Making kombucha

 

culture amy

Brewing kombucha can be as easy as making sweet tea!

Kombucha is a fermented tea that has been used as a health elixir for over 2,000 years

SCOBY

  • Stands for Symbiotic Culture of Bacteria and Yeast
  • Varies in size and texture
  • Featured above is a picture of our SCOBY with the appropriate color
  • Culturesforhealth.com provides great pictures of healthy and unhealthy SCOBYs
  • A healthy SCOBY may be smooth, lumpy, or even have holes in it and still produce quality kombucha and viable SCOBY babies
  • If your SCOBY is black, has white mold, is multicolored, fuzzy, or dry it is best to discard and start over

There are four ingredients needed to make kombucha

  • Filtered water
    • Kombucha culture is sensitive to water contaminants
  • Organic Cane Sugar
    • Sugar feeds the yeast
  • Organic Tea
    • Nitrogen in the tea leaves feed the bacteria
    • Avoid using tea with added flavors or oils as it interferes with the process
    • Herbal tea is not recommended
    • Oolong, black, and green teas are ideal
  • Starter tea or vinegar
    • An acidic liquid is needed to brew kombucha
    • Kombucha tea from a previous batch this is ideal but if none is available you may substitute white vinegar
    • Store bought unflavored kombucha may be used but make sure that the brand you buy has not been pasteurized

 

Directions

  1. Heat water on the stove, 160 to 180 degrees F
  2. Add loose leaf tea or tea bags, let steep with lid for about 15 min
  3. Add sugar, stir to dissolve
  4. Let entire mixture cool down overnight
  5. Pour your cooled sweet tea to your fermentation vessel*, only when mixture is completely cooled. Too high of temperatures can kill your SCOBY. Your SCOBY may sink at first, do not worry about this. Once it is settles it will eventually float to the top.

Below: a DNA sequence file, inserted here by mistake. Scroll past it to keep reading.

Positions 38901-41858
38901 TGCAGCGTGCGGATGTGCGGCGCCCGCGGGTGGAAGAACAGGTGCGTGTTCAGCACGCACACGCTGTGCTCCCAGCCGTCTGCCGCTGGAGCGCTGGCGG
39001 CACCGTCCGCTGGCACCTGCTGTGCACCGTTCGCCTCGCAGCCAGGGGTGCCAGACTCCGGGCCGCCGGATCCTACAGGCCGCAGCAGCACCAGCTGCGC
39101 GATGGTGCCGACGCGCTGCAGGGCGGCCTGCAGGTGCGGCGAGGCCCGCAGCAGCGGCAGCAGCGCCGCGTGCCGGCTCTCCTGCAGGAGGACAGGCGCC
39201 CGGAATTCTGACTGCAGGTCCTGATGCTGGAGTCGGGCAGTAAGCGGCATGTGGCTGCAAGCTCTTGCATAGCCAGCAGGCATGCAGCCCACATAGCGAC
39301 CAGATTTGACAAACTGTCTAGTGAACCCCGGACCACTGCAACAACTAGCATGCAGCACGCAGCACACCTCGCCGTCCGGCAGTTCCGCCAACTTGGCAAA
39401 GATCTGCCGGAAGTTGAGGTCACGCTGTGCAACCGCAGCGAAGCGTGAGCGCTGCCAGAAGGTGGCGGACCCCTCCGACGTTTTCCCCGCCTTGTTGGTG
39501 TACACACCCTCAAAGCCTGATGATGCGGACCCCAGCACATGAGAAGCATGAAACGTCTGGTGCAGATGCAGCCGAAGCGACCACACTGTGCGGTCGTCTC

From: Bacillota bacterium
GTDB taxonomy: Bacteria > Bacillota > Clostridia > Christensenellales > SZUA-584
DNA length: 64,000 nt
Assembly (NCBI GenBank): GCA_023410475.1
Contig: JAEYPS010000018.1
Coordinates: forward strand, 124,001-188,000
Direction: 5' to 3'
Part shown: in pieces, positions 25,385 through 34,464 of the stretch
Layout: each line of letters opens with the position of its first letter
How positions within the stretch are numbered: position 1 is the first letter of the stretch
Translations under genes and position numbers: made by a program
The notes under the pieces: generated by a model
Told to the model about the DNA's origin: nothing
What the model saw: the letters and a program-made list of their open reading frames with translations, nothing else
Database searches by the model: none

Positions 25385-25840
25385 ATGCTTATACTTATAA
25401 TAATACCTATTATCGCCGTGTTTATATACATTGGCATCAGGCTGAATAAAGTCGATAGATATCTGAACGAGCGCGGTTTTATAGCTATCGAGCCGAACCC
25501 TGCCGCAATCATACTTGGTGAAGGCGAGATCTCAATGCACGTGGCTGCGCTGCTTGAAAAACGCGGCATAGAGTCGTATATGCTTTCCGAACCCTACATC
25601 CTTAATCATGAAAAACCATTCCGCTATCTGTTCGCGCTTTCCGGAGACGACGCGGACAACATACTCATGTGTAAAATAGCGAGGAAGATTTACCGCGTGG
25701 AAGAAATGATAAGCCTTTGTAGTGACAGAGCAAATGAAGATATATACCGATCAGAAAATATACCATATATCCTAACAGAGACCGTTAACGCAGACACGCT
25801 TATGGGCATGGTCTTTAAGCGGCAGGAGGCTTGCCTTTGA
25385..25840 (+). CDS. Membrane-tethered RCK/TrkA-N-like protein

6. The SCOBY needs oxygen as kombucha is aerobically fermented. Cover the top of your vessel with cheese cloth or a light cloth and secure, ideally with a large rubber band. Fruit flies will be attracted to the sweet tea. If the cheese cloth is not secure they will find a way in.
  7. Finally, let your mixture sit in a place where it will not be disturbed for a few weeks. The length of fermentation is affected by temperature and is sensitive to smoke. We have found that it is best to keep your SCOBY away from the kitchen while fermenting as smoke from cooking can cause stress.
  8. Your kombucha will be ready in 7-30 days depending on the temperature (prefers 78-88 °F). In the winter we use seedling starter mats to provide consistent heat for the culture. Brewing time can be longer in the colder weather. A simple way to know when your kombucha is ready is to use pH strips. Exposing the pH strip to the kombucha reveals the pH in less than 10 seconds. The kombucha is ready when it reaches a pH of 3.2 or lower. It also depends on the flavor—it should taste a bit tart and fruity but not nearly as sweet as when you started as the sugar is consumed by the SCOBY during the process.

*Many prefer glass fermentation vessels. Mason jars work great. Vessels need to have a wide mouth because the SCOBY will spread at the top of the vessel. If the mouth of the vessel is too narrow, it will be difficult to remove the SCOBY without damaging when your kombucha is ready to drink.

Our favorite reference website for brewing kombucha: culturesforhealth.com

 

Bottling the old batch and removing the old culture and its baby culture first:

Brewing kombucha and adding new baby SCOBY: